14. Insurers covering different risks, including different layers of coverage, must rely on subrogation.


15. Factual determinations of the active or sole negligence of a party are important in priority of coverage disputes because the operation of express indemnity may turn on those determinations.


16. In Travelers v. American Equity Insurance Company, the court labels the following as "bad public policy and clearly inconsistent with equitable considerations":




17. The ability of a reviewing court to determine indemnity rights of insured entities when a trial court has not made the requisite findings of fact is significant in construction defect litigation because a vast majority of disputes are resolved well before a trial court may make any findings of fact.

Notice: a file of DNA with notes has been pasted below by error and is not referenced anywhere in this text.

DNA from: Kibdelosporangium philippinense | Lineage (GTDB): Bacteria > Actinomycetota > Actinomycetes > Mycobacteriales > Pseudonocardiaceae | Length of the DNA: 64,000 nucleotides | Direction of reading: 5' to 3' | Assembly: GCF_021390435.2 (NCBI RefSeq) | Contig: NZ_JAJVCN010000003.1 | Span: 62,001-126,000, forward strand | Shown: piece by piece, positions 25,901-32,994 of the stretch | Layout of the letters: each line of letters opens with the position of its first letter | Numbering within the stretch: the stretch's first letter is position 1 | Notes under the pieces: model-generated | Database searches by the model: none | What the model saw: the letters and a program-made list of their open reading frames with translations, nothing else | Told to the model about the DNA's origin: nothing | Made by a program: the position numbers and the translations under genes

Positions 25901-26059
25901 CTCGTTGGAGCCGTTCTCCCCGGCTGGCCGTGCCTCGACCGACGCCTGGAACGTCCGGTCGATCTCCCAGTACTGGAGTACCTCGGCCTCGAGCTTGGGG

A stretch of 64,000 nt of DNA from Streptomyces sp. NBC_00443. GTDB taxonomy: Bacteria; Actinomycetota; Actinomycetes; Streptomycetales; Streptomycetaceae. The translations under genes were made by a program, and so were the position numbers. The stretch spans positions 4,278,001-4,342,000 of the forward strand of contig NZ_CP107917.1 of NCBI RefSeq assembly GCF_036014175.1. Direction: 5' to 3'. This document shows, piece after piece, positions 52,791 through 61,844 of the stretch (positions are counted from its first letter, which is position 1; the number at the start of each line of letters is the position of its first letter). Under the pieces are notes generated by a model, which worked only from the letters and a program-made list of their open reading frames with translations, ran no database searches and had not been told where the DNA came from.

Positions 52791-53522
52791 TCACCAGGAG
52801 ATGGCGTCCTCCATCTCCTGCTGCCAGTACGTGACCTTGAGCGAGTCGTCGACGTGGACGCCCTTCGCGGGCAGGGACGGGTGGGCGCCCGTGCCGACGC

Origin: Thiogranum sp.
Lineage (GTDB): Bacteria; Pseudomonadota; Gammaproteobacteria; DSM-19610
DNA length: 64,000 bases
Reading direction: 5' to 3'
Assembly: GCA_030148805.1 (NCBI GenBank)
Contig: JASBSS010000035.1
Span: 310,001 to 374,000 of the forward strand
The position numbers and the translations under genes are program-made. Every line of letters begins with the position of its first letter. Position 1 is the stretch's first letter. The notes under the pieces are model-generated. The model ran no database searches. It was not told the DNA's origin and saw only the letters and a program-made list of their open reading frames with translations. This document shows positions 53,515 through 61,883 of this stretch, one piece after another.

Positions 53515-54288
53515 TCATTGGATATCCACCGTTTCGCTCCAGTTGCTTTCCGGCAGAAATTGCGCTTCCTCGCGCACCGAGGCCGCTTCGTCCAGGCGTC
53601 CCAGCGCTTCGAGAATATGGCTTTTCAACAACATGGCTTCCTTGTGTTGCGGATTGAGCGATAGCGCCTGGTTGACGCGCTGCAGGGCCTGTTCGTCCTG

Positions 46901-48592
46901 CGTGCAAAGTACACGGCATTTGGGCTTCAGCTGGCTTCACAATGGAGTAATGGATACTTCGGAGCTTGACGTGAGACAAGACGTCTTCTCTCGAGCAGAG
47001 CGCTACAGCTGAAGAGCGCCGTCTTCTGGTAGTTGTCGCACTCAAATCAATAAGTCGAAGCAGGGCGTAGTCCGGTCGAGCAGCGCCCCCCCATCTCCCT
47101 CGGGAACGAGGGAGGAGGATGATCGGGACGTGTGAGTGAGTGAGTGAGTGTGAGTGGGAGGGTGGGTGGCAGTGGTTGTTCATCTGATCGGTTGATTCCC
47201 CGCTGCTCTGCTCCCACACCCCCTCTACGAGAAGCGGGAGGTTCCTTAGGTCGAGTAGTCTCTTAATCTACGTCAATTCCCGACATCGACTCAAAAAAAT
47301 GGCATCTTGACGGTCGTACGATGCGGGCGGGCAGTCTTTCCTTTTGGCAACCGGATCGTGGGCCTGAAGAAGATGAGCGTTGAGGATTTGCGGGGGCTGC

18. In Hartford Casualty Insurance Company v. Mt. Hawley Insurance Company, the court cites with approval the proposition of Travelers v. American Equity Insurance Company that express indemnity between two insureds cannot be adjudged unless those insureds are parties to the priority of coverage action.


19. In Wal-Mart Stores, Inc. v. RLI Insurance Company, the court applied the vertical exhaustion doctrine to avoid circuity of litigation.


20. The reasoning of Rossmoor Sanitation, Inc. v. Pylon, Inc., applies to priority-of-coverage disputes between two primary insurers but not between primary and excess insurers.


Before clicking the Submit button, please verify that all questions have been answered. An error message will appear if not all questions are answered.

* The Los Angeles County Bar Association has been approved as a continuing legal education provider of Minimum Continuing Legal Education credit by the State Bar of California. This self-assessment activity will qualify for Minimum Continuing Legal Education legal ethics credit by the State Bar of California in the amount of one hour.